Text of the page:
Safeguards Assessments—Review of Experience and
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The Executive Board of the International Monetary Fund (IMF) has reviewed experience during the past two years with safeguards assessments of central banks of borrowing member countries, and adopted safeguards assessments as a permanent policy.
In March 2000, safeguards assessments were adopted on an experimental basis as an ex ante mechanism to help prevent the possible misuse of IMF resources and misreporting of information. The purpose of safeguards assessments is to identify vulnerabilities in a central bank's control, accounting, reporting, auditing systems and legal structure that may impair the integrity of central bank operations. The Executive Board's review of the safeguards policy was aided by an independent assessment by a panel of external experts of experience so far with safeguards assessments.1
At the conclusion of the Executive Board's discussion on March 14, 2002, Anne Krueger, First Deputy Managing Director and Acting Chair, summarized the policy discussions:
"Directors considered the safeguards policy, which was adopted on an experimental basis in March 2000 as an ex ante mechanism to strengthen the IMF's framework of measures to safeguard the use of Fund resources and minimize the possibility for misreporting, to be an unqualified success. The policy has been widely accepted by central banks, and has helped improve their operations and accounting procedures while enhancing the Fund's reputation and credibility as a prudent lender. Directors, therefore, supported the staff proposal that the policy be adopted as a permanent feature of Fund operations. They expressed their gratitude to the panel of experts for their contribution in shaping the safeguards policy.
"Despite improvements in central banks' safeguards over the past few years, Directors noted that the safeguards assessments completed to date have revealed significant vulnerabilities in the controls employed by a number of central banks of borrowing member countries, which could lead to possible misreporting to the Fund or misuse of central bank resources, including Fund disbursements. In particular, safeguards assessments have revealed that (i) a substantial number of central banks' financial statements are not subject to an independent and external audit conducted in accordance with internationally accepted standards; (ii) several central banks have poor controls over foreign reserves and data reporting to the IMF; and (iii) a number of central banks have adopted an unclear financial reporting framework and inadequate accounting standards.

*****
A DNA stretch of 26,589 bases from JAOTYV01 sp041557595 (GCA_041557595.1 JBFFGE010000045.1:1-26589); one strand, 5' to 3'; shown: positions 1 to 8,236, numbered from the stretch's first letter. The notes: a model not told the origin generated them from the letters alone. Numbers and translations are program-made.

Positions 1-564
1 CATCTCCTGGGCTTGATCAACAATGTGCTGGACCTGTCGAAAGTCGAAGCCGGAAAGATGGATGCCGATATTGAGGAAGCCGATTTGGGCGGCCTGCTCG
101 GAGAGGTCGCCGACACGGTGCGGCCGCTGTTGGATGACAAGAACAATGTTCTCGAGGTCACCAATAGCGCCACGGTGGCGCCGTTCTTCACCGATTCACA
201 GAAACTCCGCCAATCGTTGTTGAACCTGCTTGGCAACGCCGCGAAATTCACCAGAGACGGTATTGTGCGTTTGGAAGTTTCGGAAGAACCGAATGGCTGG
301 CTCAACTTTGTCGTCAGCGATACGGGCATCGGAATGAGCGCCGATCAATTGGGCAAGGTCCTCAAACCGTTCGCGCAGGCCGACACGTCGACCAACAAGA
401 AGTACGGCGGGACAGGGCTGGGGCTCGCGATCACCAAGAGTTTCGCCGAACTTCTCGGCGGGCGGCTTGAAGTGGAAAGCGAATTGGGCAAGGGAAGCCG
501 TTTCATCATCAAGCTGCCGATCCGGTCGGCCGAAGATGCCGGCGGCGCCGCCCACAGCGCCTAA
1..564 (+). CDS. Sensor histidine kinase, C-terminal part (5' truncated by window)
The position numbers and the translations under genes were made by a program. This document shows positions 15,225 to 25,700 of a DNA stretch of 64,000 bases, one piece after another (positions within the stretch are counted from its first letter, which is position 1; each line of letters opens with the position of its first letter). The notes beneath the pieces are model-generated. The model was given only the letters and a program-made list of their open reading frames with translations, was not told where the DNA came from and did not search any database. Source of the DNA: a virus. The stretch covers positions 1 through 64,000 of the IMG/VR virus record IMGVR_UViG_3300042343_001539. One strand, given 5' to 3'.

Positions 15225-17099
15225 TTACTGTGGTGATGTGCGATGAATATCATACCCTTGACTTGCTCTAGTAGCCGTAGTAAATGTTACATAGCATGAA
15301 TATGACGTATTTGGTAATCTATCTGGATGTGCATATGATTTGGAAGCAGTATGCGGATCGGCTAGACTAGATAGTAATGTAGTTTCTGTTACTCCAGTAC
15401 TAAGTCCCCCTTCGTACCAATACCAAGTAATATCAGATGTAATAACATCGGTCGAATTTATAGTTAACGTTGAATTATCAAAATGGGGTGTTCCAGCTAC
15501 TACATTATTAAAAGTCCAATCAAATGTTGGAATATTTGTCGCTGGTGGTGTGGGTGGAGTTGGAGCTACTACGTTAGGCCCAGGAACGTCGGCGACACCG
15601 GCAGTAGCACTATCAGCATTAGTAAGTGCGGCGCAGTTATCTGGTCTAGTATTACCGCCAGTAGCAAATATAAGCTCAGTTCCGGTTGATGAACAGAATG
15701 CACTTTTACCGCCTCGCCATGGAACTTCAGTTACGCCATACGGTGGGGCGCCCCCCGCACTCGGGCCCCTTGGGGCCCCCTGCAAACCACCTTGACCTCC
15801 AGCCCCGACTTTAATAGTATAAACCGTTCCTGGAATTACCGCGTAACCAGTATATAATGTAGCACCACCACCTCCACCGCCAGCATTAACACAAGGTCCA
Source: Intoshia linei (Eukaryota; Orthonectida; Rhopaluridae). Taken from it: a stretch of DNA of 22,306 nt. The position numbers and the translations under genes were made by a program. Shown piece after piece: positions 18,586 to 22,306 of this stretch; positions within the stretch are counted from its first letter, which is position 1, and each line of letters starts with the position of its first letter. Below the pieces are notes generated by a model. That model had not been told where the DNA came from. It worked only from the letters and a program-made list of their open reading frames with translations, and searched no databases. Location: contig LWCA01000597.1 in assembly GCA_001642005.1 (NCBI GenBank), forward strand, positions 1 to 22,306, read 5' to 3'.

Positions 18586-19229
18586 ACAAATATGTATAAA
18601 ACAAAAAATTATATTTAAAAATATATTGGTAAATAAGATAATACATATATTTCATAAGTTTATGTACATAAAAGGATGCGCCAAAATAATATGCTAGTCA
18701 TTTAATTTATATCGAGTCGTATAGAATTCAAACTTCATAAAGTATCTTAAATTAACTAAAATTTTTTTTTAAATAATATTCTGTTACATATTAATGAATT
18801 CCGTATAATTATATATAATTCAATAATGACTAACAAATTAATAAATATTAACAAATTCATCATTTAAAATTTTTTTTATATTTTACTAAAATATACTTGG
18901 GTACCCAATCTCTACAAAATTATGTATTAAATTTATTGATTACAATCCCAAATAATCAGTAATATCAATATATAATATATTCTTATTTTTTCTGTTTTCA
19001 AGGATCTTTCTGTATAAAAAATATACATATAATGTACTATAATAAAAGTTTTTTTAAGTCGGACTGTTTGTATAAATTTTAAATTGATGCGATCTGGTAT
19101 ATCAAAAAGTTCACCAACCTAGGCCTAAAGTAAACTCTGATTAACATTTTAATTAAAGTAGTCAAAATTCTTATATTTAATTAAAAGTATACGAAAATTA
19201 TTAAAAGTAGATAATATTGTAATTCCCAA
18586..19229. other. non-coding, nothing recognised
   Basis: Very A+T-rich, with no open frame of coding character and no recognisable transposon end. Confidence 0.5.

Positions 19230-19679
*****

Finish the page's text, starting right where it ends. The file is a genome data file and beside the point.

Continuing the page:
"Directors noted that these findings indicated that significant, but avoidable, risks to Fund resources may exist in the cases concerned. Accordingly, some of the findings have warranted corrective measures under program conditionality, ranging from prior actions to policy commitments in letters of intent. Directors stressed, however, that Fund conditionality in these cases should be limited to areas highly relevant to safeguarding the use of Fund resources. They welcomed the fact that central banks have generally embraced the staff recommendations and that many have already taken steps to implement them. Directors advised the staff to tailor the assessments and remedial measures to the specific circumstances of individual countries.
"Directors agreed that the coverage of safeguards assessments should extend to countries that augment an existing Fund arrangement or that have a Rights Accumulation Program, and a number favored its extension to countries with stand-alone Compensatory Financing Facilities and to countries with outstanding obligations to the Fund that do not currently have a Fund-supported program. Some Directors also favored its extension to countries with staff-monitored programs (SMPs), but others felt otherwise since these cases do not involve the use of Fund resources. Most Directors agreed that countries under an SMP should be encouraged to undergo safeguards assessments on a voluntary basis, as in many cases these programs are followed by formal arrangements with the Fund.
"While recognizing that the safeguards assessments constitute part of the Fund's broader efforts to improve transparency in member countries, Directors stressed that safeguards assessments should not be converted to an institution-building exercise, but should remain narrowly focused on safeguarding use of Fund resources. Most Directors agreed that safeguards assessments should not be applied to fiscal issues and other public agencies, since that would require a new mandate for the staff. Many Directors urged the staff to raise safeguards issues in the context of Article IV consultations with countries that were not subject to a safeguards assessment but that have current outstanding obligations to the Fund, while recognizing that countries would have to voluntarily agree to discuss these issues.